Log Parser

    I was talking with a guy the other day and he said something along the lines of -- "Sometimes there are bad things that happen on the Internet."  I replied:  "There are bad things happening on the Internet ALL THE TIME."

    Fast forward to today -- I'm working on a project and I need to parse through the Apache access.log file, create a unique list of IP addresses, perform an nslookup on each of the IP addresses, ignore the addresses that do not resolve, and I need to spit out the list of addresses that resolve. 

    Not that I'm shocked but while writing this up and using cat to show the first part of the log for this screenshot, I see mostly malicious traffic hitting this server:

    /manager/html -- that's Tomcat, not something on this server.
    /xmlrpc.php & /blog/xmlrpc.php -- that's WordPress and this is NOT a WordPress site.
    /wp-login.php -- also WordPress.

    As I was saying previously... ALL THE TIME!

    I've stated this a million times, don't judge me on my ability to write elegant code because my code is functional, not elegant.  

    awk '{print $1}' /var/log/apache2/access.log | sort -u > ./visitors.ip
    while IFS= read -r var
    echo "Resolving $var"
    nslookup "$var" >> ./resolved.txt
    done < "$input"
    grep -v "server can't find" ./resolved.txt | tr -s '\n' '\n' | grep -v "Authoritative answers can be found from:" | sort -u

    Using Awk, we're grabbing the first field, the IP address, in the access.log file and we're outputting that data into the file visitors.ip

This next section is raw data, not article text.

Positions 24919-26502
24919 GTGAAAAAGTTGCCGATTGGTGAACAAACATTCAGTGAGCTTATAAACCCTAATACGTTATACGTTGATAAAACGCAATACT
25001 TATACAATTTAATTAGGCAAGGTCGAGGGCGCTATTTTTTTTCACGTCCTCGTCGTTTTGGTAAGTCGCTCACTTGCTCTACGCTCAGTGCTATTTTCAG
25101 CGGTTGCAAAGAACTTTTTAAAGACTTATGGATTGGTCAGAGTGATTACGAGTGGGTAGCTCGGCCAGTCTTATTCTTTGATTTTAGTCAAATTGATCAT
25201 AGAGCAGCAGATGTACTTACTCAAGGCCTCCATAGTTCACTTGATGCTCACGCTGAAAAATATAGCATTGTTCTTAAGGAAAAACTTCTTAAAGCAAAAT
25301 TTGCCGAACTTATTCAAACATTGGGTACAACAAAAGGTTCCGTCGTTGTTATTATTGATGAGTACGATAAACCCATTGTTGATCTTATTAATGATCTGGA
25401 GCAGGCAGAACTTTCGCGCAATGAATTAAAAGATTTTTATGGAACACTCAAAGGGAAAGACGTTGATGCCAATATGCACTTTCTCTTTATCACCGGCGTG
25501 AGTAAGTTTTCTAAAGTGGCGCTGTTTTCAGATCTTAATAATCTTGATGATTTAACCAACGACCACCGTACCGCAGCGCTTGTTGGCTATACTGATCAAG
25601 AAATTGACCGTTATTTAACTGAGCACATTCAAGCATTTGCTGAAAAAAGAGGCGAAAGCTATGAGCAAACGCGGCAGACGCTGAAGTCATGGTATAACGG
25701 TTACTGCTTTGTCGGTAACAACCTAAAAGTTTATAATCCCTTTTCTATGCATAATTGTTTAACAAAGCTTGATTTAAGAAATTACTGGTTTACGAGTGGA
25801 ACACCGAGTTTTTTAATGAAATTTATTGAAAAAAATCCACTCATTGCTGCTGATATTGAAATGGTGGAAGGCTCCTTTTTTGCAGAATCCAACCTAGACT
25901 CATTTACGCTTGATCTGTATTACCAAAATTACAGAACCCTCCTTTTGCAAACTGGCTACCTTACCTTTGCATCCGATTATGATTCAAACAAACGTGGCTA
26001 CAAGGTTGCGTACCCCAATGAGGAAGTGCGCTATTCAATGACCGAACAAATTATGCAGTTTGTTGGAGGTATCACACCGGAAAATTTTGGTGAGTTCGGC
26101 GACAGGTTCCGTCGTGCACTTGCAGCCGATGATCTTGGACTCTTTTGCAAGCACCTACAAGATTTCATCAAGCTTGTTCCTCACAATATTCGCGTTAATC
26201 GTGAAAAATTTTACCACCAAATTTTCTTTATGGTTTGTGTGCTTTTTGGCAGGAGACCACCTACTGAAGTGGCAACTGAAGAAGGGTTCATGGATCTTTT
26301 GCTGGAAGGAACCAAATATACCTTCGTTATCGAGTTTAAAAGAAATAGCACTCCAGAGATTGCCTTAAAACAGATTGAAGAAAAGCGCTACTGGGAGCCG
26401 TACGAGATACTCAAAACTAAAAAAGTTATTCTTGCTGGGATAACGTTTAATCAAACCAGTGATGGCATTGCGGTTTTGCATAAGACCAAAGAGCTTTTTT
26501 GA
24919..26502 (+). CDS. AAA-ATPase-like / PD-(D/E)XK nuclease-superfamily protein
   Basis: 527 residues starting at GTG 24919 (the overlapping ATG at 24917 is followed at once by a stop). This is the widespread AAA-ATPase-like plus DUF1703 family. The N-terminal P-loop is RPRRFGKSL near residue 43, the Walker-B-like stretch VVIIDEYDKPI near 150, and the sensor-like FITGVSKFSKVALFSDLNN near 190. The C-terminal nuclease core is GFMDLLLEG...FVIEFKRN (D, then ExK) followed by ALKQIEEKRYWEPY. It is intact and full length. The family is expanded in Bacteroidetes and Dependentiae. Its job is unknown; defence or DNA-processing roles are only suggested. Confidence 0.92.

The we're reading visitors.ip, we're performing a lookup on each IP using nslookup, and we're directing that output to the file resolved.txt
    From there, we're going to use grep to ignore lines that contain text not pertinent to what we want and we're going to remove empty lines.

    When we run our script, our output giving us progress on which IP it's resolving:

    In the second half the script, we see our grep output to the screen.  We could also redirect this to an output file as well to wrap it up in a nice little package but I chose to output it to the screen because I'm going to massage this a bit more for my specific purpose.

    Not that a Web Application Firewall (WAF) is the end all be all but have I mentioned the importance of using a WAF??? 

    I'm not a CloudFlare user but they offer a free version for "individuals" and the pay version for their "Pro" account is $20/month.  Factor in the cost of a pay SSL certificate and it's about half the annual for their Pro account -- they include the SSL certificate into their $20/month fee.  Seems like a no-brainer.  Of course we're talking about Let's Encrypt certs which are free anyway and now there are a lot of tangents in front of me so I'm going to end on this -- use a WAF.  

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